“Because we need to make a commitment to Darwin, because hotels are filling up … we need to base crew in whatever port we are going to be operating from, and if we lose that option, we won’t have a London service.”

Comments (8)

  • Bruce

    says:

    It is very disappointing that WA hasn’t reached out to understand how many of its resident citizens are stranded overseas and to address the situation. As someone who left for an extended trip to UK on 18MAR20 (a trip planned in Q3 2019) I am lost for words at the latest announcement reneging on the 05FEB border opening. My home hasn’t been lived in for almost two years and my life is on hold. At what point do I seriously consider the practicalities of relocating to a different state or country so life can move on. WA, not just McGowan, are beyond the point of compassionately reintroducing basic freedoms. With PCR and RAT tests there is little need for quarantine. The world knows so much about COVID19 now. At the most quarantine could be 5 days at home. So many of us are distraught beyond words…

  • Anthony

    says:

    It’s all too clear who that WA premier thinks he is. For once I’m in agreement with Joyce. And thank you Morrison for your total and ongoing abrogation of meaningful leadership.

  • As a resident of WA, and in the 70 plus bracket, I have to agree with the decision to keep us closed a little bit longer, life is worth SO much more than business. We have not been able to see grandchildren in Melbourne and Sydney for a year, but a price we are happy to pay, just to stay alive. Our families in VIC and NSW are in agreement with this.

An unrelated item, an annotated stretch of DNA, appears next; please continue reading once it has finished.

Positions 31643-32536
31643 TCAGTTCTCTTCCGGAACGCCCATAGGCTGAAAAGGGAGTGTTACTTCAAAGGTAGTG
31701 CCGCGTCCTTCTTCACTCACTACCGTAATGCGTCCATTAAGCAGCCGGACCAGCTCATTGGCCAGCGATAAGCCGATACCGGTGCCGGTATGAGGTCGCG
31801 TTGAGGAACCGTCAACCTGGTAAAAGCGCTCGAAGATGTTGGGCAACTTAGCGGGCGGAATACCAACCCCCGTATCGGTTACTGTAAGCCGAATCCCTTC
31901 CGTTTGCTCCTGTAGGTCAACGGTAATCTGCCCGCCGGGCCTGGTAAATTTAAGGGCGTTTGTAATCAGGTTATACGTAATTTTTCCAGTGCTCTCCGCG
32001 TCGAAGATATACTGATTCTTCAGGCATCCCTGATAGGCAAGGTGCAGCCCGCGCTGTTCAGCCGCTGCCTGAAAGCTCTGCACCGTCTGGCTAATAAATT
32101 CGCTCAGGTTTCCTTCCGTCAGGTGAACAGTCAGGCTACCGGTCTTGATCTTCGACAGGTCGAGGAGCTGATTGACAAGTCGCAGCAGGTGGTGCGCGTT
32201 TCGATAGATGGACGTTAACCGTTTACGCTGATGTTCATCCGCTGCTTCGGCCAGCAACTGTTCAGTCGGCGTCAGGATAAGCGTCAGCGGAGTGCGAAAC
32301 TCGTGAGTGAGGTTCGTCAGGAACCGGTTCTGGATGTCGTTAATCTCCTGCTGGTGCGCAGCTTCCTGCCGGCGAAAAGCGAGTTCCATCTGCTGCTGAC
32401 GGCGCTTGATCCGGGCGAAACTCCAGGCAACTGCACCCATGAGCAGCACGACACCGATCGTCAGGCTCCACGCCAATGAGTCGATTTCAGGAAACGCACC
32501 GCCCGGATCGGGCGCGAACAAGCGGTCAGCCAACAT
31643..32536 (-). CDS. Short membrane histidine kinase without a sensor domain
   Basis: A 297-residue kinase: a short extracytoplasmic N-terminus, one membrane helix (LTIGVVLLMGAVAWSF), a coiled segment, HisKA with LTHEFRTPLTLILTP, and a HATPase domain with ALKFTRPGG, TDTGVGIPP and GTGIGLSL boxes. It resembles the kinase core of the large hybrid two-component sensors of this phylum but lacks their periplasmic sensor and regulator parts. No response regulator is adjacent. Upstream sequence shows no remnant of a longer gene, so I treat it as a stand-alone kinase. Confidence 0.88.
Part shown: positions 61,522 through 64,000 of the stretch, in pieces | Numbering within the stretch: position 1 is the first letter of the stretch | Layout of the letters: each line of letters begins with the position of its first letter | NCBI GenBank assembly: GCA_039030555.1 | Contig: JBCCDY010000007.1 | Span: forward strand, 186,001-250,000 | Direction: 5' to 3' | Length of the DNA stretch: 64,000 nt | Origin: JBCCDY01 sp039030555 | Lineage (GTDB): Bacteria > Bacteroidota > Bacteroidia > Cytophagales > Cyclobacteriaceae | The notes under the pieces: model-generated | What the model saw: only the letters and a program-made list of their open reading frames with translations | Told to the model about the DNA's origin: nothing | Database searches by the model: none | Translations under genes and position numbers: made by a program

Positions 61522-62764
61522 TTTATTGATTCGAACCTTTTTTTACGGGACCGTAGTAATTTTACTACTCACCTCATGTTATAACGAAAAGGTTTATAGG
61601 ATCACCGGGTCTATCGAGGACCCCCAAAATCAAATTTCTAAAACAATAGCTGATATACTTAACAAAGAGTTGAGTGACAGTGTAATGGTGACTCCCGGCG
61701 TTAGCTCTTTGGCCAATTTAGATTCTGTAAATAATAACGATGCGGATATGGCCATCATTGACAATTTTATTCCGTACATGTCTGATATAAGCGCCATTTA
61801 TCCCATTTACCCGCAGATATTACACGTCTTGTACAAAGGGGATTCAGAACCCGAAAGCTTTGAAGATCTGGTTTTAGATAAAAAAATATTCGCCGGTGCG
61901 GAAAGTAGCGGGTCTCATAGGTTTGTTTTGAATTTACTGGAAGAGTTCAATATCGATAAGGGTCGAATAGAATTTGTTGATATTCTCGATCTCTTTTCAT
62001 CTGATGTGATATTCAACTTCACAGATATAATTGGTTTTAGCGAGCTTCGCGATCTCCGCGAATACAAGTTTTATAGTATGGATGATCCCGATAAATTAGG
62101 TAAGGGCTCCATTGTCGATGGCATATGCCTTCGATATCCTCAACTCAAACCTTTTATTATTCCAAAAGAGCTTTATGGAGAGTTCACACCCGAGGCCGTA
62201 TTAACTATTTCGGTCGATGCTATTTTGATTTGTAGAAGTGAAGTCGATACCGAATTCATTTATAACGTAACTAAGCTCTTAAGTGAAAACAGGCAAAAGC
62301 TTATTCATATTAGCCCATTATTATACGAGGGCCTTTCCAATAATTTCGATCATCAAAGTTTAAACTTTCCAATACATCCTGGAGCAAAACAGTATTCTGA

However, in reality, the WA border will have to be eased at some stage, as mental health issues will increase if we dont. The mining industry in WA needs to be protected, as the revenue from this, is a major contributor to the financial wealth of Australia as a whole. That is a very important asset to protect.

    To those so called ”stranded” overseas, you would have to be daft to go overseas anyhow during this world pandemic, crikey, a bit of common sense should have prevailed here.
    My relations are all in the UK, and we are content to wait, til safe to do so before visiting.
    You only have to look at the numbers of infections and associated deaths, to see where the safest place in AUS is to live in. Admittedly our geographical isolation, large land area and small population, has been in our favour.

    • jfgh

      says:

      I agree.

      I’m in QLD and wish we had stayed closed. We went almost two years with just 7 deaths, now we have 172 deaths in just two months thanks to opening borders. Now it’s not safe to leave the house. At least before, it was safe within the state.

      Why should we care about 20,000 people that choose to leave when there are millions to to keep safe at home? As for business, it’s all down here anyway because so many people have been sick and infected. We haven’t been able to buy any meat for two months, even bread and milk are short. All this just so the minority can travel interstate and overseas?

  • Sarah, not seen family for 2 years

    says:

    Please sign our petition to open WA. The plan is a sham – forcing international arrivals to travel interstate does nothing to reduce risk of Covid into WA. The rules are nonsensical. Change.org/sticktothedate

  • Sara Stancati

    says:

    Mr McGowan is ignoring relevant and true medical advice. What he is doing is simply illogical. People have been preparing for months, got triple vaccinated, will be tested before and after, and on top of this, all health authorities are saying that we have the best immunity rate NOW!
    What he is forcing people to do , going through another state, is illogical and, from a health perspective, more risky than simply allowing these already approved travellers to come directly into Perth, with the appropriate testing.
    Listen to reason, mr McGowan.

  • Great success

    says:

    Merv Crowe, what a well thought approach.

    Below is the list of all the countries in the world that have successfully prevented a respiratory virus from entering by keeping their borders closed for a little longer:

    – End of the list.

  • Tracey

    says:

    Stick to the plan